Renee D’Argento appointed to Board of Health

New member voted on after joint meeting with Select Board and no public input


PEPPERELL – The Board of Health and Board of Selectmen moved late last month to fill a vacancy on the health board, in a vote that generated controversy in the small Nashoba Valley community.

During the joint meeting of the two boards on Sept. 28, members voted to appoint D’Argento, a former member of the Housing Committee and the Light, Air and Noise Bylaw Committee, to the vacant seat on the Board of Health 3-2.

The majority votes came entirely from the Select Board members and the dissenting votes came from the two members of the Board of Health. Those members, Chairman Margie LaFleur and member Phillip Durno, gave their approval to former selectman and Planning Board member Stephen Themelis, who lost on a 2-3 vote thanks to the Select Board voting down his appointment.

No public comment was taken during either voting period and the ensuing discussion.

Town Administrator Andrew MacLean said that D’Argento was appointed to bring the Board of Health back to a functional three-person unit until the next town election in April 2021.

The board became a two-person team in June after then-member Grover Pillsbury announced his resignation. Pillsbury called the board “corrupt” in his resignation letter, citing his concerns with the board’s lack of action against the mobile home company Fairlane Homes and even filing an open meeting law violation complaint to Attorney General Maura Healey in January.

MacLean said that, if D’Argento wins her race next April, she’ll complete the remaining year of Pillsbury’s three-year term. If she decides to run again in April 2022 and goes two for two in town elections, she will then serve her first official three-year term on the Board of Health.

As for the lack of public input, MacLean said that it was “not anything intentional” but actually a policy from the Town Charter, which dictates that the Select Board is not obligated to take audience input on the board appointment.

“The charter calls for this process and the Select Board is the appointing authority in this situation,” MacLean added. “In the previous month, we had similar situations with the Planning Board and Recreation Commission and went through the same process. We received 20 letters of support with roughly an even split between the candidates who were vetted by the Board of Health and the Select Board, but this is not a popularity contest. If the population wants to help make a choice for who is on the board, they can do so next April.”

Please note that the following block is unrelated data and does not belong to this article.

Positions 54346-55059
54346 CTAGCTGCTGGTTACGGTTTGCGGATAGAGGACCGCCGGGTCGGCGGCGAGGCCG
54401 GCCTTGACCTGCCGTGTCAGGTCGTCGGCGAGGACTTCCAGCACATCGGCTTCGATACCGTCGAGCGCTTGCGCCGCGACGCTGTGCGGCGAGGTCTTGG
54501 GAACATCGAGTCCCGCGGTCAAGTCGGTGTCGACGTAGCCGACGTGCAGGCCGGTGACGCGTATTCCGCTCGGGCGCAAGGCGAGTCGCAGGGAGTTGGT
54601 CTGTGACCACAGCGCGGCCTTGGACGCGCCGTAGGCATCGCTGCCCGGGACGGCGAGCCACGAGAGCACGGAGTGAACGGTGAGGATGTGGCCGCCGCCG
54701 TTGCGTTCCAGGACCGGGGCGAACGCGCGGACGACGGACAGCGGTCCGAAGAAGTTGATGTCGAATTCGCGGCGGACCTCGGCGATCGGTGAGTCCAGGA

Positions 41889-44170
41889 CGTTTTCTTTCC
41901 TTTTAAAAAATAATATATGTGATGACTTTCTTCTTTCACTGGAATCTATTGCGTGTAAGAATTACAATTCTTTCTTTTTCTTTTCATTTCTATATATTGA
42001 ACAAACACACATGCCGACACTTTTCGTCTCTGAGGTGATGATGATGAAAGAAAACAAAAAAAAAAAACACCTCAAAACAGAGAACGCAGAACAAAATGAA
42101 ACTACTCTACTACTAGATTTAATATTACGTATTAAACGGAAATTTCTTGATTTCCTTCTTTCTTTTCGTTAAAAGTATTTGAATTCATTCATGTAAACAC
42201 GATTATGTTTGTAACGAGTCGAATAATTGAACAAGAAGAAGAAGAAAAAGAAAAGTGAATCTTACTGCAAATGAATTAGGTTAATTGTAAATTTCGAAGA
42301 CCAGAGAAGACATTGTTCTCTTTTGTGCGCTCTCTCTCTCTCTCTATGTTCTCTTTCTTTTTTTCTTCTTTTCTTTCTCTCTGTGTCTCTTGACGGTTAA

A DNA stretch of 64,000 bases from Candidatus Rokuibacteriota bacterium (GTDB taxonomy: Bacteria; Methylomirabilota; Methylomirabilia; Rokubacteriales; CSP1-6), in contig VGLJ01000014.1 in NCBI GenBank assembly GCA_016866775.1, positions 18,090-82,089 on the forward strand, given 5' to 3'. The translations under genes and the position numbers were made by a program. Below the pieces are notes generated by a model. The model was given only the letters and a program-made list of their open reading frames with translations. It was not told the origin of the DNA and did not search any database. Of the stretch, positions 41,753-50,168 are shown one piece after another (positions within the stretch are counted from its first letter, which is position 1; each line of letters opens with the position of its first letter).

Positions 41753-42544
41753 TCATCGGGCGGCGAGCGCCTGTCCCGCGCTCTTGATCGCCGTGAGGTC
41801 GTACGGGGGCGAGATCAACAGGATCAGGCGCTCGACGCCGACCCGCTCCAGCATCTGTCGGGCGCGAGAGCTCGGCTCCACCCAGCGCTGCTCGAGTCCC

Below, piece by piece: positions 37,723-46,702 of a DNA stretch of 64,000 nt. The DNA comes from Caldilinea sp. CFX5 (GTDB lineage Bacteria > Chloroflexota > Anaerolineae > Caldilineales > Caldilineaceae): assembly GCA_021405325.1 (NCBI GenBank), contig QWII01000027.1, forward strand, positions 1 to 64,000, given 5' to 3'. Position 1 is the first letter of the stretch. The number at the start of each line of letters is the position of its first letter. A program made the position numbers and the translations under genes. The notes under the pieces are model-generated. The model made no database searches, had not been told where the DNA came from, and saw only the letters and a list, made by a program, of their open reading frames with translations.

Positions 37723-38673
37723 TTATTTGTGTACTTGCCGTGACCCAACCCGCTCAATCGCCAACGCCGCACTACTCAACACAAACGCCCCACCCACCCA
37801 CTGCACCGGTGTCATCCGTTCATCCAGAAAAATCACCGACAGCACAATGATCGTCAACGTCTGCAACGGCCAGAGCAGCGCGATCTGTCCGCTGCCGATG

While Board of Health Chair LaFleur had no comment on the appointment process, Select Board Chair William Greathead also agreed with the joint appointment process and recognized the support letters sent in to the board before the final vote.

“I voted the way I voted because I thought it was time for a change and saw Renee as very capable,” Greathead added. “It’s not just about her experience but also her drive and enthusiasm to get stuff done. We need someone who would take great attention to detail and Renee has always been the one to notice those things.”

Themelis was not enthused about about the appointment process, saying he was “disappointed and discouraged” by the joint appointment process.

He was also “bothered” by the Select Board’s lack of disclosure by not having public comment or reading any of the letters of support out loud during the meeting.

He noted how when he was a member of the Planning Board and had to appoint a new member, the board would bring candidates in for a public meeting to interview them and let attendees ask their own questions to candidates.

“The Select Board should’ve at least allowed public input so it could be more fair to both me and Renee,” Themelis said. “I thought the process was flawed and they need some education on how to run a meeting like that.”

D’Argento attended her first meeting on the board on Tuesday, Oct. 6. with both LaFleur and Durno expressing warm welcomes and support for their new board member at the meeting.

As for Themelis, he said he’s “leaving things open” to run for the Board of Health seat next April and will “pay attention” to Board of Health meetings until then.